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What's the value of this limit? I keep getting half, but the answer's 1/3. I think there might be a problem with writing ${x\cot x \over x^2 }$ as $ {\cos x \over x^2}$. Is there ? I get (1-cosx)/x^2 on using this substitution, and if I use L'hôpital's Rule on this, I get the answer as sinx/2x = 1/2.

Edit: I can only use results like $\sin x=x$ and L'Hospital's rule. No series expansion.

Edit 2: Here's my attempt:

1/x^2 - cosx/(x*sinx) = 1/x^2 - (cosx/x^2)(x/sinx) = 1/x^2 - (cosx/x^2)(1) {Since sinx/x=1} = (1-cosx)/x^2 Being a 0/0 case, L'hôpital's Rule: sinx/2x = (1/2)(sinx/x) = 1/2, since sinx/x=1

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  • $\begingroup$ $\sin x$ is not really equal to $x$, it is $x+o(x)$, so you can write $\sin x\sim_0x$, which will work well and relies only, in this case, on the high school limit: $\frac{\sin x}x\to 1$ as $x\to 0$. $\endgroup$
    – Bernard
    Dec 26, 2019 at 10:18

6 Answers 6

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Rewrite the limit as $$ \lim_{x\to0}\frac{\sin x-x\cos x}{x^2\sin x}=\lim_{x\to0}\frac{\sin x-x\cos x}{x^3}\frac{x}{\sin x} $$ The second fraction has limit $1$, so you just need to compute $$ \lim_{x\to0}\frac{\sin x-x\cos x}{x^3}=\lim_{x\to0}\frac{\cos x-\cos x+x\sin x}{3x^2}=\lim_{x\to0}\frac{1}{3}\frac{\sin x}{x} $$

Your attempt is faulty, because $$ \lim_{x\to0}\frac{1}{x^2}=\infty,\qquad \lim_{x\to0}\frac{\cot x}{x}=\infty $$ so you have a form $\infty-\infty$ and you can't use that $\sin x=x$ (which is false, by the way, avoid thinking like that).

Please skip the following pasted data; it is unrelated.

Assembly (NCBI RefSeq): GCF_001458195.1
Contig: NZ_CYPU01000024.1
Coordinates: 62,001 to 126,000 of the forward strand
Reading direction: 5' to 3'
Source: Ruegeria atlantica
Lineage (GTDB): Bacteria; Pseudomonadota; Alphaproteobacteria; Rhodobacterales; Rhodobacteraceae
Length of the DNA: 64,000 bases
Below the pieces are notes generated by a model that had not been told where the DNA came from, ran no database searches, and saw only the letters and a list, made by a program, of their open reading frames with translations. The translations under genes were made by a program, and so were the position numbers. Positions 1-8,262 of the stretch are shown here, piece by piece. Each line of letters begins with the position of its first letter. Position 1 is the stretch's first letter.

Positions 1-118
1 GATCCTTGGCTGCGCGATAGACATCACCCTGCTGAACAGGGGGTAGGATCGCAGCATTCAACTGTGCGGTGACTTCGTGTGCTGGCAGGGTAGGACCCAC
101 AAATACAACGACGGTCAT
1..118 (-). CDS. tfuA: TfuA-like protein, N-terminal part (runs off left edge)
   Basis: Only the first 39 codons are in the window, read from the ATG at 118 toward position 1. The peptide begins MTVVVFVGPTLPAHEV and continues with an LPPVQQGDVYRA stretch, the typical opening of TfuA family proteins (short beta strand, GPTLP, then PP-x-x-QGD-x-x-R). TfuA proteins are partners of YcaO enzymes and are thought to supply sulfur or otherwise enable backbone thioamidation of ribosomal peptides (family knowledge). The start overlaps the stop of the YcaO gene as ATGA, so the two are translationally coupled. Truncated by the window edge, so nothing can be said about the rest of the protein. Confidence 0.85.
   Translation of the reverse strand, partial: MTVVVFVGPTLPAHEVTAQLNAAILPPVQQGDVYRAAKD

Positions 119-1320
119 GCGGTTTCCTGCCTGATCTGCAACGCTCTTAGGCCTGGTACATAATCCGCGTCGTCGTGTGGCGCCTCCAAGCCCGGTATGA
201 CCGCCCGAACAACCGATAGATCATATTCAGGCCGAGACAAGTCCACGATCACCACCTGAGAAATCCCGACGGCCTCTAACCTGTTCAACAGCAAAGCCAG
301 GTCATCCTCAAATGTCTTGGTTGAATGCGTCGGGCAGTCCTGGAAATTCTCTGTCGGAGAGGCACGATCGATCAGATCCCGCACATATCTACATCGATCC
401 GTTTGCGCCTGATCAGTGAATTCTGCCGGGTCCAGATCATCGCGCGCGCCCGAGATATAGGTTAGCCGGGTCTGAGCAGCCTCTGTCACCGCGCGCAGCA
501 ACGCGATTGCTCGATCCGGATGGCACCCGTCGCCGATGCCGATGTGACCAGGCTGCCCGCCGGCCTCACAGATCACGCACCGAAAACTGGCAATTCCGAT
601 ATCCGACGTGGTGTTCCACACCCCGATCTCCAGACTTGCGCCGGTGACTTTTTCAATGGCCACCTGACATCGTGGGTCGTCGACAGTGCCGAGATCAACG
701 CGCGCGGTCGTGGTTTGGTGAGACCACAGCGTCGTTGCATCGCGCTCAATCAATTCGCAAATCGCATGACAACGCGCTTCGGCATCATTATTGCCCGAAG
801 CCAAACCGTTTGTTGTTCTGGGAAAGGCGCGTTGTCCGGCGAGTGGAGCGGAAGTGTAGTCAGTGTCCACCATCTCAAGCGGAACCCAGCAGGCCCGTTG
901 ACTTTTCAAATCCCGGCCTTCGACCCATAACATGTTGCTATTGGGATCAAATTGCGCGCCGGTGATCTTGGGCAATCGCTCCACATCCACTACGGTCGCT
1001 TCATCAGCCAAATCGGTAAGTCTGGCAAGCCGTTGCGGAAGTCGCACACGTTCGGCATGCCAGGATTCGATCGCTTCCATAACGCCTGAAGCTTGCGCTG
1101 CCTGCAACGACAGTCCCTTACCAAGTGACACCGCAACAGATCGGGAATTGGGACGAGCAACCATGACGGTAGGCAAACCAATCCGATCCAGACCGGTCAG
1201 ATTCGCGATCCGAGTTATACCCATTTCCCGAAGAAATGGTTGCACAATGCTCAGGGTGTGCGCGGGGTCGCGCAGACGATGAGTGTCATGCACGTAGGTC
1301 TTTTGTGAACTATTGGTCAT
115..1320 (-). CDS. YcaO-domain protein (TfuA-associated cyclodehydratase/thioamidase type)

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  • $\begingroup$ But you've implicitly used sinx = x here, isn't that illegal because you have a third power term in the denominator? Won't you have to take a few more terms from the expansion? $\endgroup$
    – Arnav Das
    Dec 26, 2019 at 17:02
  • $\begingroup$ @ArnavDas I use the theorem on product of limits. Since $\lim_{x\to0}\frac{\sin x-x\cos x}{x^3}=1/3$ (with l'Hôpital) and $\lim_{x\to0}x/\sin x=1$, the limit of the product is $1/3$. $\endgroup$
    – egreg
    Dec 26, 2019 at 17:05
  • $\begingroup$ Can the limit x tends to 0 be split across a + or - sign? $\endgroup$
    – Arnav Das
    Dec 26, 2019 at 17:14
  • $\begingroup$ @ArnavDas It depends: the important thing is that each part has a finite limit (or both $+\infty$, both $-\infty$ or one finite and the other infinite). Surely you cannot split the given limit as $\lim_{x\to0}1/x^2-\lim_{x\to0}(\cot x)/x$. I added a comment on your attempt. $\endgroup$
    – egreg
    Dec 26, 2019 at 17:17
  • $\begingroup$ Can you explain why I can't split it? Didn't you give me a mutually exhaustive set of cases there, given one of them is infinite?Here, 1/x^2 is infinite, so doesn't that mean I can split it? $\endgroup$
    – Arnav Das
    Dec 26, 2019 at 17:21
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Hint

Use the series expansion $$\cot(x)=\frac{1}{x}-\frac{x}{3}-\frac{x^3}{45}+O\left(x^5\right)$$ what could also be obtained from $$\tan(x)=x+\frac{x^3}{3}+\frac{2 x^5}{15}+O\left(x^7\right)$$ followed by long division.